Wednesday, May 10, 2017

6 Tips to Help Your Child Love Reading

I originally published this post as an answer to a question on Quora. You can find that answer here. That is the main reason for the use of she/her pronouns. However, I thought this answer could be useful as an article as the advice applies to most children. I have adapted it a bit to make it better formatted for a blog post.

1. Start early. It is never too early to teach your child to love reading. Start by showing your child that you love reading. Get caught reading by your child. Read to your child. Start as soon as your child is born or as soon as you adopt them. Start as soon as possible. If it is already too late, the tips below will still help you.

2. Read to your child. If you can’t get them to read, maybe you can get them to listen to you read. Make sure to pick an interesting book that is suited to their level and interest. (For an 8-year-old who loves horses, pick a low-level book about horses). Make reading to your child a routine. Try reading to them every night at bedtime. This is good bonding time that will help foster a love of books and reading.

3. Pursue YOUR CHILD's interests. Buy books with things they are interested in. Get books with bright covers and preferably those with pictures. Why pictures for an older child? Because pictures are one thing that can engage even the most struggling reader. They help tell the story. So don’t rule out picture books, no matter how old your child is.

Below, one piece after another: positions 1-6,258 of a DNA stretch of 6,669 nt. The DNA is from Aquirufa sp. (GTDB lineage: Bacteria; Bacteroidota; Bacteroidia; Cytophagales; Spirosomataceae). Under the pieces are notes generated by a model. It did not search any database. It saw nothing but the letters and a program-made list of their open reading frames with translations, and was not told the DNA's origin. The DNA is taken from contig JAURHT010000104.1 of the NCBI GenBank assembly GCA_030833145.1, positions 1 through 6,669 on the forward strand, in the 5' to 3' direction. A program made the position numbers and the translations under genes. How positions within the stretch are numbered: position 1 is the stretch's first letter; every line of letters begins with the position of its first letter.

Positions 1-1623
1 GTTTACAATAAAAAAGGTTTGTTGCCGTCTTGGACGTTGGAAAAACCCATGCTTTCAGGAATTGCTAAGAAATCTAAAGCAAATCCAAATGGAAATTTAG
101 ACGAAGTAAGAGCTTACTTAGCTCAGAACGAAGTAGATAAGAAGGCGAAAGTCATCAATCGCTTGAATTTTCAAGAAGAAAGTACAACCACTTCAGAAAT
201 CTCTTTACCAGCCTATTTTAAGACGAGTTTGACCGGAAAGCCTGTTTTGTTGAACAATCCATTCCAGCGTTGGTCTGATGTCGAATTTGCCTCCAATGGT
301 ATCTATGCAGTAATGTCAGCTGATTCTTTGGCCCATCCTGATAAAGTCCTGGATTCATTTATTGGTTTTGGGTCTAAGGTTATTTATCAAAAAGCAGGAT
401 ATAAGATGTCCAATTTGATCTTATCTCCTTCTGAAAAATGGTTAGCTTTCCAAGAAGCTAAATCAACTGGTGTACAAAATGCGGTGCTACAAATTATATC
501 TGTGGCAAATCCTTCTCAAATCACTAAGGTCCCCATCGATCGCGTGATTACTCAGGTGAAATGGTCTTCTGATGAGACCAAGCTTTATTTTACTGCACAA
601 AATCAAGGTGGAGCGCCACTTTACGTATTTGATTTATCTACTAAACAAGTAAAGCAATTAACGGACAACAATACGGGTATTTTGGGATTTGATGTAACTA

4. Consider going below your child's grade level. Just because she is 8, doesn’t mean she needs to be reading at a 3rd grade level. Consider going down a couple of levels. But continue to choose books that maintain her interest. So if her interest is horses, get a picture book about horses. Read it aloud at bedtime.

5. The important thing is not to love reading, but to love books. Sounds crazy? Well, a love of books can lead to a love of reading. NEVER make books a punishment. Spend some time in a book store or library. Let your child pick whatever book (or books) they want. They don't have to read it either. They can just look at it. The important thing is that it is the child's choice. You don’t want your child to feel forced at any point during this journey.

6. Let your child choose the medium. Some kids like to read when it isn’t in a book. I know, I know. You want your child to love reading books and stories. When I was about 14, I had an 8-year-old friend who I used to visit, and sometimes we would chat on Yahoo messenger. I saw her like a little sister and was concerned about her lack of interest in reading. She loved reading my messages to her on instant messenger, though. She was still reading, even if it wasn’t in a book. So let your child read emails, text messages, whatever (with supervision, of course). It’s all going to build their skills as a reader.